1. Complete the Stop Procrastinating course on Togetherall 

Togetherall is an online hub for mental health and peer support that’s available to students of the University of Cumbria. The Stop Procrastinating course explores the causes of procrastination and offers cognitive behavioural strategies to help combat procrastination. 

  1. Hold yourself accountable 

Tell other people about the tasks that you plan to complete and ask that they check-in to ensure that you have completed your tasks by a set date. You can do the same for them and together you can provide support whilst also holding yourselves accountable.  

  1. Write to yourself 

Taking inspiration from the study by Chiasma and Wilson (2014), try writing yourself a letter to your future self. Imagine yourself on your graduation day or starting in your dream job. What do you hope you will have achieved? What do you want to tell yourself? This could be in the form of a blog post or even some brief notes in your phone. 

And remember if you feel that you need some further help and support with procrastination, consider contacting the Skills@Cumbria Team or Mental Health and Wellbeing Team via the Student Enquiry Point.  


Chisima, Y. and Wilson, A. (2021) ‘Conversation with a future self: a letter-exchange exercise enhances self-continuity, career planning, and academic thinking’, Self and Identity, 20(5), pp. 646-671. 10.1080/15298868.2020.1754283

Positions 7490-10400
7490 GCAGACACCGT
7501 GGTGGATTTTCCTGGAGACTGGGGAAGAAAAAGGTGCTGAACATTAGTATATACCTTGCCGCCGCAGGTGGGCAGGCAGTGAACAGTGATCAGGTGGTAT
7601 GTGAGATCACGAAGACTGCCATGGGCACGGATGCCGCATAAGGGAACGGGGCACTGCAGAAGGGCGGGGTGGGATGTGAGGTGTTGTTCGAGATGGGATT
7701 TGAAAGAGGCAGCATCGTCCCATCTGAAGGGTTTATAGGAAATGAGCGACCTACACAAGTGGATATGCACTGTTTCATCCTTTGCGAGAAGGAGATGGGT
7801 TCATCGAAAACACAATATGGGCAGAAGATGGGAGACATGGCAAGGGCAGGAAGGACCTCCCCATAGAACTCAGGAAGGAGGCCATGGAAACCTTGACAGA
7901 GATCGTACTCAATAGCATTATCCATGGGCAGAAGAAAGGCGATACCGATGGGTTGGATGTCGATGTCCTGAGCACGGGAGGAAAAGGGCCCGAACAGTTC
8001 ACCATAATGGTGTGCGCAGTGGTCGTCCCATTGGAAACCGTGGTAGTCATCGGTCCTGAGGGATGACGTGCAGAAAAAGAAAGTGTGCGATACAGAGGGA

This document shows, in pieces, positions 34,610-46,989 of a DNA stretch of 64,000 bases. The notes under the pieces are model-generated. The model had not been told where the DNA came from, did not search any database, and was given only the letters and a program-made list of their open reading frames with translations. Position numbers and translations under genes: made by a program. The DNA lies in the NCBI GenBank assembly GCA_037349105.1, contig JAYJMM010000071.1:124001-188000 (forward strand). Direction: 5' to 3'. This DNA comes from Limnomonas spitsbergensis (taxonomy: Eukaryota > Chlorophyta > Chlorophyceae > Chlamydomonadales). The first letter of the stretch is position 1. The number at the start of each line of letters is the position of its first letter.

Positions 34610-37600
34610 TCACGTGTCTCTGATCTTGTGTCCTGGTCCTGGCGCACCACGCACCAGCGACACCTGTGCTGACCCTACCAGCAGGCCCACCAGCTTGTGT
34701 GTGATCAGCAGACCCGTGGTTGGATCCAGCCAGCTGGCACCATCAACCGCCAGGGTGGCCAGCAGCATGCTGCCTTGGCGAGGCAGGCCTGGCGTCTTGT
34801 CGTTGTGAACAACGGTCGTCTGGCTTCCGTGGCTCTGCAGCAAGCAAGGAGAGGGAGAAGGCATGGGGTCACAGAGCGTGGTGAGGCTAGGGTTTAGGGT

Oxford Learner’s Dictionaries. (2022) Procrastination. Available at: procrastination noun – Definition, pictures, pronunciation and usage notes  (Accessed: 28 April 2022). 

Pychyl, T. (2013) Solving the procrastination puzzle: a concise guide for strategies for change. New York: Tarcher Penguin 

Stewart, M., Stott, T. and Nuttall, A.-M. (2016) ‘Study goals and procrastination tendencies at different stages of the undergraduate degree’, Studies in Higher Education, 41(11), pp. 2028–2043. doi:10.1080/03075079.2015.1005590. 

Togetherall (2022) Stop procrastinating. Available at: https://v2.togetherall.com/courses/stop-procrastinating-and-be-more-productive (Accessed: 7 April 2022).  

Uzun Ozer, B. et al. (2014) ‘Dynamic interplay of depression, perfectionism and self-regulation on procrastination’, British Journal of Guidance & Counselling, 42(3), pp. 309–319. doi:10.1080/03069885.2014.896454.